Transcribed from the audio.

Come, thou long expected Jesus, born to set thy people free. From our fears and sins release us. Let us find our rest in Thee. In the name of God, Father, Son and Holy Spirit. Amen.

In the words of Frederick Buechner, “No matter how much the world shatters us to pieces, we carry inside us a vision of wholeness that we sense is our true home and it beckons us.” As we look across the landscape of this country and around the world, we certainly have a sense of those things that shatter us to pieces. Three short weeks ago, when I last preached, I did so after the massacre in Paris. And today, I stand before you as we all struggle with the senseless shooting in San Bernardino. In the season of Advent, it seems to me, that there is an urgent longing for that sense of wholeness that we know to be our true home. St. Augustine wrote, “Our hearts are restless until they rest in Thee.”

How do we, in these troubled times, find that wholeness, that rest? I would submit to you that it is only with intention that we seek and feel the presence of the One who came into this world, the light which the darkness could not overcome. We know from John’s prologue that the light came into the world and the darkness did not overcome it. It cannot overcome it. It will not ever overcome it. So in this season of Advent, when we’re called to watch and wait and hope in expectation for the coming of Christ, we are called with intention to go there first.

You all know the things, the places, the prayers that take you into the presence of God. In my own life, I know that that time for me of my greatest rest and grounding and strength and comfort, particularly in troubled times, comes very early in the morning. When I am at my best, I don’t reach first for my iPhone, iPad, or remote control. I do get a cup of coffee—that always helps. But I sit in silence, trying to live in to “be still and know that I am God.” We don’t have to look hard for the things that would seek to make us terrified. There is some truth to the notion that we see the things that we are looking for. If you are looking for things to terrify you, you don’t have to look very hard or very far. But look for the light, the light in our lives for which the darkness of our world cannot overcome it. Our waiting and watching is not necessarily meant to be passive. Jesus called his disciples. Jesus calls us to follow the light, not just with our vision and our prayers, but with our action, too.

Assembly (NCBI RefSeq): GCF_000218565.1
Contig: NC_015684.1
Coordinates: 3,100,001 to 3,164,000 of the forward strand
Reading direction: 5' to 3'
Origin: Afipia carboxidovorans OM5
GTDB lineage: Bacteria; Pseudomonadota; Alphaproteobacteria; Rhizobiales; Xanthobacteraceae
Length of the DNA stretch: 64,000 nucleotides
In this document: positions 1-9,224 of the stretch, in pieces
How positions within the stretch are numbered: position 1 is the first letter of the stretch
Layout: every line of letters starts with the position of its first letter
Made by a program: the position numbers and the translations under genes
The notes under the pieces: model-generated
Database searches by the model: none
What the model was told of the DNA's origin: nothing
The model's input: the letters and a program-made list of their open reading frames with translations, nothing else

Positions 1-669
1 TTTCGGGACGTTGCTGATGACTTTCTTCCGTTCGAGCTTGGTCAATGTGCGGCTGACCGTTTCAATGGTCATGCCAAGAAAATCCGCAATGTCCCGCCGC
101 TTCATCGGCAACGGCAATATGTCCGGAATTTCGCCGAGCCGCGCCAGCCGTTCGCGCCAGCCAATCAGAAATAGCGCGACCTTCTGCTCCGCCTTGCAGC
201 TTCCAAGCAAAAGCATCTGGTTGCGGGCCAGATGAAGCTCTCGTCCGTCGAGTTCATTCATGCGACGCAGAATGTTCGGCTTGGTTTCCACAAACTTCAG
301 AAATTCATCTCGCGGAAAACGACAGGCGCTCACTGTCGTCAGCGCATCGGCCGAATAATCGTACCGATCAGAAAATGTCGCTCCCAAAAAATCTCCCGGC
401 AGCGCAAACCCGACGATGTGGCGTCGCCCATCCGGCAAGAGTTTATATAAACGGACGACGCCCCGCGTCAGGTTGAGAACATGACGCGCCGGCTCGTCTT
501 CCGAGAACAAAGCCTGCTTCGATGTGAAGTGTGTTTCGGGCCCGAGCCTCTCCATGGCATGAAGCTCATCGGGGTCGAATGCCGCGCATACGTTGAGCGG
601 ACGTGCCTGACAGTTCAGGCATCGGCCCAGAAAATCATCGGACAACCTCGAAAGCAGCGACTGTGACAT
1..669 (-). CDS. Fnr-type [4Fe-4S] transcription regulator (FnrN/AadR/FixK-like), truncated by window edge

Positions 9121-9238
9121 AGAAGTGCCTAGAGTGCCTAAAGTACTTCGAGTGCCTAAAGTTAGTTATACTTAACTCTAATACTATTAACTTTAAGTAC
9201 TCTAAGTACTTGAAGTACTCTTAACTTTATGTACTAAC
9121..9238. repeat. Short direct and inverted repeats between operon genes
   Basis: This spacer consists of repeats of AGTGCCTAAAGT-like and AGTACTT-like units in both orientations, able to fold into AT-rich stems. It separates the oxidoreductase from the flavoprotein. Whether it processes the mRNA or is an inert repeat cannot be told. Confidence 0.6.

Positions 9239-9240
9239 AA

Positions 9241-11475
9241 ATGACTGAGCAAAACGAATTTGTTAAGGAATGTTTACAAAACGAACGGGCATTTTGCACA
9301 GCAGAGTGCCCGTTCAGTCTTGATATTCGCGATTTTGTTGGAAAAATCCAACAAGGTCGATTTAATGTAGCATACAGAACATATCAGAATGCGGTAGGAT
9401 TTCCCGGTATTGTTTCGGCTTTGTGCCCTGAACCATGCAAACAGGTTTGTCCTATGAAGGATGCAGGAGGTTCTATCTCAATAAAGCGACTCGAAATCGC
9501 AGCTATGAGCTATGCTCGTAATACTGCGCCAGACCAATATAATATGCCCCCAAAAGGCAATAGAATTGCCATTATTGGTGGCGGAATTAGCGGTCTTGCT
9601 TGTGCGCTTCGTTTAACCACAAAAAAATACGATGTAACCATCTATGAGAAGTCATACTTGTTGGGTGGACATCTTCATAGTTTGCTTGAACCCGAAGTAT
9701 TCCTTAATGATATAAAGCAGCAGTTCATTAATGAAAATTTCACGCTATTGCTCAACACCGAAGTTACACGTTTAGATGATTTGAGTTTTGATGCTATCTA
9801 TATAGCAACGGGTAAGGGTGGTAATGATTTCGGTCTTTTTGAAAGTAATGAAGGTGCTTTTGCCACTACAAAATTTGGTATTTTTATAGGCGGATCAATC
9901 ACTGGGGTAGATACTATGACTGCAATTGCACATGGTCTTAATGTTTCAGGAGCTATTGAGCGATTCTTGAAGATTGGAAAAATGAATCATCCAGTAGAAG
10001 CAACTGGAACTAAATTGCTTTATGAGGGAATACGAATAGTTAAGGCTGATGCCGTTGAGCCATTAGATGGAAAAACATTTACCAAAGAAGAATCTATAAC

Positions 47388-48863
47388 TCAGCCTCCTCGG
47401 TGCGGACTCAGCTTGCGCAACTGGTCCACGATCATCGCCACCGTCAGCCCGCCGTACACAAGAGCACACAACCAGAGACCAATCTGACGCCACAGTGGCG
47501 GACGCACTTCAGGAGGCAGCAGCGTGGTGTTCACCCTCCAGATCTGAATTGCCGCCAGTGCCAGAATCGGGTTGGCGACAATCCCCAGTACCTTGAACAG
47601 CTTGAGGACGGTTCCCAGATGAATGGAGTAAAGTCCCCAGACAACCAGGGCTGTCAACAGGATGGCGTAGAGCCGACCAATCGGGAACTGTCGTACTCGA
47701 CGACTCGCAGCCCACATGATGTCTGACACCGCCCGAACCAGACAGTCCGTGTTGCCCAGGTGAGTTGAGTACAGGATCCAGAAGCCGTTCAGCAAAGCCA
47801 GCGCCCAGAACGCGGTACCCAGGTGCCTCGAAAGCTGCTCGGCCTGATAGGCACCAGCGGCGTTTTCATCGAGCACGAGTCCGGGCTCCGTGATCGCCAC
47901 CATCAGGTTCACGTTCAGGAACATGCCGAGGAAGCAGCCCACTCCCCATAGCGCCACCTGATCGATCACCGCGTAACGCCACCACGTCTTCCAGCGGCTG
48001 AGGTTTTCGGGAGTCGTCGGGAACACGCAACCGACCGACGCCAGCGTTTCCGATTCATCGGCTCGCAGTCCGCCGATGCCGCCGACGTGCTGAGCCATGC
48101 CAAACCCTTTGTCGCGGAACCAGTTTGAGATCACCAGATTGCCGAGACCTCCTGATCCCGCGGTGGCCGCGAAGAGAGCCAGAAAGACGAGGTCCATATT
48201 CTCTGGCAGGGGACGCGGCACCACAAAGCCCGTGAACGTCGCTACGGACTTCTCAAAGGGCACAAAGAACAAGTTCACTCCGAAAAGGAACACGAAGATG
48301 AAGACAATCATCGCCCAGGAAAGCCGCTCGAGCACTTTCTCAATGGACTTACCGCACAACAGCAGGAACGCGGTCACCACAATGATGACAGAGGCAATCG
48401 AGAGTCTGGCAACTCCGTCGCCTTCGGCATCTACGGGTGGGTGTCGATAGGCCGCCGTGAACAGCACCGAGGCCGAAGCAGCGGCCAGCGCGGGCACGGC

Three years ago, from this very pulpit, almost to the day, after the shootings at Sandy Hook, our Dean stood here and proclaimed, “Enough is enough.” Surely, this is the time for people of goodwill and faith to unite and to advocate for common sense gun legislation. Enough is enough! At that time our Dean took a leading role in saying that this Cathedral would partner with others and not lose sight of our mission and our purpose to follow the Prince of Peace. If you would like to join with us there are many ways in which you can do that. We have partnered with groups like Faith United. There is a gun violence prevention Sabbath weekend coming up. Go on the website, partner with us, by your voice and your vote.

This is also a time, it seems to me, when our work in interfaith relations is urgent. The Cathedral has a long history of respect and reconciliation on those issues and, even today, in our Cathedral we are blessed to have Canon John Peterson who has led our work with the Christian-Muslim Summits with us. Learn more about how you can be involved in our interfaith work. This is a time, particularly, to reach out to our Muslim brothers and sisters and to not fall prey to the fear mongers in our midst. Scripture tells us that perfect love casts out fear. The Prince of Peace showed us another way. There are lights amidst this community and all communities seeking to faithfully follow the light that came into the world.

If you sense that God is calling you to respond, look for the light and be a part of it. This summer, my husband and I were privileged to see such a community of faith. St. Paul’s Within the Walls in Rome has a refugee center that welcomes daily over 200 refugees from Afghanistan and Syria and war-torn areas; offers them breakfast, respect, and dignity and life for many who feel that they have no life—given what they have been through and what they have left. They not only provide the basic nurture of life, but tangible things like helping them with documents that will ensure their ability to receive work; counseling that’s desperately needed; but most importantly standing firm to be the light, the life, and the love of Christ that casts out all fear.

In my home state of Texas, in McAllen, Texas, there is a brave woman by the name of Sister Norma who, when she began to see the influx of immigrants from Mexico and Central America who were desperately alone and afraid with nowhere to go, called Father Tom of Sacred Heart Catholic Church and asked if she could borrow his parish hall for two days. Well, a year and a half later, some 20,000 immigrants have seen and received that light of Christ. All the faith communities in McAllen, Texas, have come together to show a better way, a different way, to make our paths straight, as John the Baptist proclaimed that we should and as Jesus beckons us to do.

This is the time, my friends, to ground ourselves in that vision of wholeness, to rest in the one who brings us uniquely peace and comfort and support and strength and purpose and meaning in our lives. “No matter how much the world shatters us to pieces, we carry a vision of wholeness that we know is our true home and it beckons us.”

Come, thou long expected Jesus, born to set thy people free. From our fears and sins release us. Let us find our rest in Thee. Amen.

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